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XINHUA NEWS SERVICE REPORTS FROM THE AFRICAN CONTINENT

 

Kenyan banks grapple with love for
ATMs amid digital banking trend  

NAIROBI, (Xinhua) -- Kenyans love for use of automated teller machines (ATM) to access their money has seen banks increase the number of the cash dispensers across the country as they reduce physical branches and adopt digital channels.

The commercial banks have been forced to change their initial strategy of doing away with the machines and physical branches in favor of digital technologies.

The 42 banks in Kenya in 2016 and 2017 scrambled to come up with digital branches to serve their customers online, with market trend initially showing this was the future of the sector.

A majority of bank customers in the East African nation consequently have adopted digital technology, where they have linked their accounts to mobile money for transactions.

However, they are still in love ATMs, making commercial banks grapple with the misnomer of customers embracing digital technology and at the same time sticking with cash dispensers.

Central Bank of Kenya’s latest report on the banking industry points to this incongruity that the banks have to deal with.

In 2017, Kenyan banks increased the number of ATMs by 6.36 percent to nearly 3,000, reversing a trend that had seen the number of the machines decline in 2016.

“The number of ATMs at the end of December 2017 stood at 2,825 from 2,656 in December 2016,” said the bank on Thursday.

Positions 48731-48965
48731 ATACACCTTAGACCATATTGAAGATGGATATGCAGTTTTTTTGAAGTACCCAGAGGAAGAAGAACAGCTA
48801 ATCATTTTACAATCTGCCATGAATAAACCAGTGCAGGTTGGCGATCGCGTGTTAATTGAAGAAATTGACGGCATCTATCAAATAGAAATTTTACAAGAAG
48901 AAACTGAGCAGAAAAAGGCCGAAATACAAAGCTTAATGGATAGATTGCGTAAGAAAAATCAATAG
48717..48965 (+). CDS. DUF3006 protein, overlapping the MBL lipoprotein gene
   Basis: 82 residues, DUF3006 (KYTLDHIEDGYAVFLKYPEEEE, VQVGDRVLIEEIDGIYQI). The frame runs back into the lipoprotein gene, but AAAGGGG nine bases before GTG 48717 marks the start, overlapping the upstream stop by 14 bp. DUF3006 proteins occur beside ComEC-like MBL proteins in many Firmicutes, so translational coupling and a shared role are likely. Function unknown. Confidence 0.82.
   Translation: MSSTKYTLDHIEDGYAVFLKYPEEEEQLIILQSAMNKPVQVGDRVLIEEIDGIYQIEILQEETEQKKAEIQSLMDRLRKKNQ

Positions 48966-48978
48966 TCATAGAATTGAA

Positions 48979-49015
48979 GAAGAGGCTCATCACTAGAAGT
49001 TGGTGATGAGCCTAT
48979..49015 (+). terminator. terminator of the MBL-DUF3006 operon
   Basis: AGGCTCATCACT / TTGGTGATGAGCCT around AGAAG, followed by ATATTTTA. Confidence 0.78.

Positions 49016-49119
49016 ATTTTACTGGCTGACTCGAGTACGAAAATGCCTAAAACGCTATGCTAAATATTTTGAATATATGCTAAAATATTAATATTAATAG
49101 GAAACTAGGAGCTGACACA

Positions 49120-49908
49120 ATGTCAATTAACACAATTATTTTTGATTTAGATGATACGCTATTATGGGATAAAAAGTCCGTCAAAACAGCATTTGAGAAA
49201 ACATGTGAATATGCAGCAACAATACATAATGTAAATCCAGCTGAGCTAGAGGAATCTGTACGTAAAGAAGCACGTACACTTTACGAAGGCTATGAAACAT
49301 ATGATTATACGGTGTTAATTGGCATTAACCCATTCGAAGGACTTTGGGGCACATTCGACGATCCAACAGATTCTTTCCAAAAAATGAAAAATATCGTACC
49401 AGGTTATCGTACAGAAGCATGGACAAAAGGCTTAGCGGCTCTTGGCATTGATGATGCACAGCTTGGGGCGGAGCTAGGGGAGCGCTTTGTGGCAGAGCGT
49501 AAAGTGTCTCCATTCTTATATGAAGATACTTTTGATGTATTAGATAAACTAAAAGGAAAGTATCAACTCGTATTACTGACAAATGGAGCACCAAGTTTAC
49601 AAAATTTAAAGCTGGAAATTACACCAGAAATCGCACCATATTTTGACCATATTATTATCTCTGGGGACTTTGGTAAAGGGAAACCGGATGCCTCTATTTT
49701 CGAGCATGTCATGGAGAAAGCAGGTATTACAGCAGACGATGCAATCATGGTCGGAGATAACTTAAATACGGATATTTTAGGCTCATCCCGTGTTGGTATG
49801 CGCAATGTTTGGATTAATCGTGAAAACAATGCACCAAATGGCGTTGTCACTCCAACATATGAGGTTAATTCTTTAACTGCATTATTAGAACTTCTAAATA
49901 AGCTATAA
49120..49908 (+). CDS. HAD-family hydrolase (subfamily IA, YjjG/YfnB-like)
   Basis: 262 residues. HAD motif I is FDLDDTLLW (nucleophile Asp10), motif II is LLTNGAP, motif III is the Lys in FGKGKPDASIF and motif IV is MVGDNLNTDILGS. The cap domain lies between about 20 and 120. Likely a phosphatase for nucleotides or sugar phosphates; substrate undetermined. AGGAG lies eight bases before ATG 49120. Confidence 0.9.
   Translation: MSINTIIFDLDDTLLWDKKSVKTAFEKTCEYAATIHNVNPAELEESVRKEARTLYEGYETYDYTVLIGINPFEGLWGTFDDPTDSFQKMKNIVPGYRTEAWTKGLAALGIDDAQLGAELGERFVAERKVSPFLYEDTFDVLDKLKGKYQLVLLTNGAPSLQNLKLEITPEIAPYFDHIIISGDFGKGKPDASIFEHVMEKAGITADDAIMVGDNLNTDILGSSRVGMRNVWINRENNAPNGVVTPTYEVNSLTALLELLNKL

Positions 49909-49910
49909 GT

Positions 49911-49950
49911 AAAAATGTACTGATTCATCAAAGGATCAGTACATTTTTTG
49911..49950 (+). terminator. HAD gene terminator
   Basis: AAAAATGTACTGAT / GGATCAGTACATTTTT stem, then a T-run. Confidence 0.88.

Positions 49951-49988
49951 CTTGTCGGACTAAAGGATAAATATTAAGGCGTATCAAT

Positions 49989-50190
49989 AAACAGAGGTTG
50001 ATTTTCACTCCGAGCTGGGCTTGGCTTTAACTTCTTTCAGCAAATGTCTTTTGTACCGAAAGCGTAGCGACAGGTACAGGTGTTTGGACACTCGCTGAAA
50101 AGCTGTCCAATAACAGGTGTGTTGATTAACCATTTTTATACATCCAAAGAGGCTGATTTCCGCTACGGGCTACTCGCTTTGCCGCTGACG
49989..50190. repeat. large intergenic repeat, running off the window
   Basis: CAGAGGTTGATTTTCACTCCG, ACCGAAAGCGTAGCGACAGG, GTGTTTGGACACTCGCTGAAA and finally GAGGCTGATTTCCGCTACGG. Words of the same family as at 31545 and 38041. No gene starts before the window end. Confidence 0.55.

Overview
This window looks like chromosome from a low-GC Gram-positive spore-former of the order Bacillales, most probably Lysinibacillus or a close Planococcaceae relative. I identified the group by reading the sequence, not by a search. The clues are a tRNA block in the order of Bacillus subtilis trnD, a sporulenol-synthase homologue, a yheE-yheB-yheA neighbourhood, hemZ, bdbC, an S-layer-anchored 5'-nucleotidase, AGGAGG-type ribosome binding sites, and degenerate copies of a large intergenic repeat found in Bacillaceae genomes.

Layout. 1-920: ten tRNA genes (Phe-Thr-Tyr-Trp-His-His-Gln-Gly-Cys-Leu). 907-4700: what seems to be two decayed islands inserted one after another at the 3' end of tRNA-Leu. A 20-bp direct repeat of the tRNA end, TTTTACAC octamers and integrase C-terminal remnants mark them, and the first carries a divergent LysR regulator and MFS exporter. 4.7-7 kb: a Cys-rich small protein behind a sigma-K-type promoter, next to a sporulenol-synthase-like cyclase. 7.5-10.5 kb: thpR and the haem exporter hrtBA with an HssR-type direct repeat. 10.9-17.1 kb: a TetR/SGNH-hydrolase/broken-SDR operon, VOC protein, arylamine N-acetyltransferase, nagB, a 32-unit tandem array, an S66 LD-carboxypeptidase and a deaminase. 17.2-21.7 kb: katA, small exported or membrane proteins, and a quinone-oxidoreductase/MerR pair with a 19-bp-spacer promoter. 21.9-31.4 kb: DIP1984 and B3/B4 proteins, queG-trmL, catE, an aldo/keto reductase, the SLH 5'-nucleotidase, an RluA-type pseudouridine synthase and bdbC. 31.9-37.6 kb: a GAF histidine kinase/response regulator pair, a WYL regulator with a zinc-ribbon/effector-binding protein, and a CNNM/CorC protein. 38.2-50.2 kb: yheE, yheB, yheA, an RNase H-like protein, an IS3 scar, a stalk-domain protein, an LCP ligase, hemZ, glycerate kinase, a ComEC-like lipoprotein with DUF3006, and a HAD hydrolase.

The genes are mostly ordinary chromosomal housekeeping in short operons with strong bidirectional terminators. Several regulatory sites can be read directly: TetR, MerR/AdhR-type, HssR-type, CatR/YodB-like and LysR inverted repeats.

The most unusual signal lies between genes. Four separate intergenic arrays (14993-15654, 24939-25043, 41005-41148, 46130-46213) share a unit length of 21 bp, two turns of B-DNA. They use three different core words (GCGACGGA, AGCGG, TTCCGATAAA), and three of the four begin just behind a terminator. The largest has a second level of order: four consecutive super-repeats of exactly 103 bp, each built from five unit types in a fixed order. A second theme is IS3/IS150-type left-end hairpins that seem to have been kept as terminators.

The growth was a shift from 2015 to 2016 where the number of ATMs across the country decreased by 62 as banks went digital. 

“The increase in ATMs in 2017 partly reflects the strategic decision by banks to reduce cost of opening new branches by putting up more cash dispensers and reach more customers,” noted the apex bank.

The number of bank branches during the period, however, decreased from 1,541 in 2016 to 1,518 in 2017. Nairobi County registered the highest decrease in the number of branches by 14.

Meanwhile, as more ATMs were put up in 2017, the Kenyan banking industry that year was marked with enhanced efforts by banks to embrace information technology systems that include setting up of online banking platforms and digital loan platforms.

“The banks continued to leverage on digital platforms to drive business strategies and models aimed at providing banking services more efficiently. Banks are reviewing their business and digitizing some processes that were traditionally manual such as personal loan application,” noted the apex bank.

The digital innovations have certainly enabled banks to reach out to more customers and offer them services more efficiently.

The number of ATMs, however, continues to grow in the East African, with the apex bank data showing that it currently stands at 2,852.

Bernard Mwaso, a consultant with Edell IT Solutions in Nairobi, attributed Kenyans love for ATMs amid digital banking channels growth to issues including culture, fraud and banks improving services at the machines.

“I believe one of the things making Kenyans stick with ATMs even as they embrace digital platforms is the culture they have had for years, especially among the older customers. People are used to walking to an ATM and withdrawing cash. It won’t stop soon,” he said.

“Banks have also been improving their services at the ATMs. They are no longer cash dispensers alone but most banks are now offering depositing and forex services at the ATMs, where people can withdraw dollars attracting many to the machines,” he said.

He added that going by increased fraud in the banking industry on the digital channels, a good number of bank customers consider the platforms high-risk.

“I stopped digital banking because I was carjacked last year in a public transport vehicle and the thugs used the platform on my phone to transfer cash,” journalist Julius Korirs said. 

             

 

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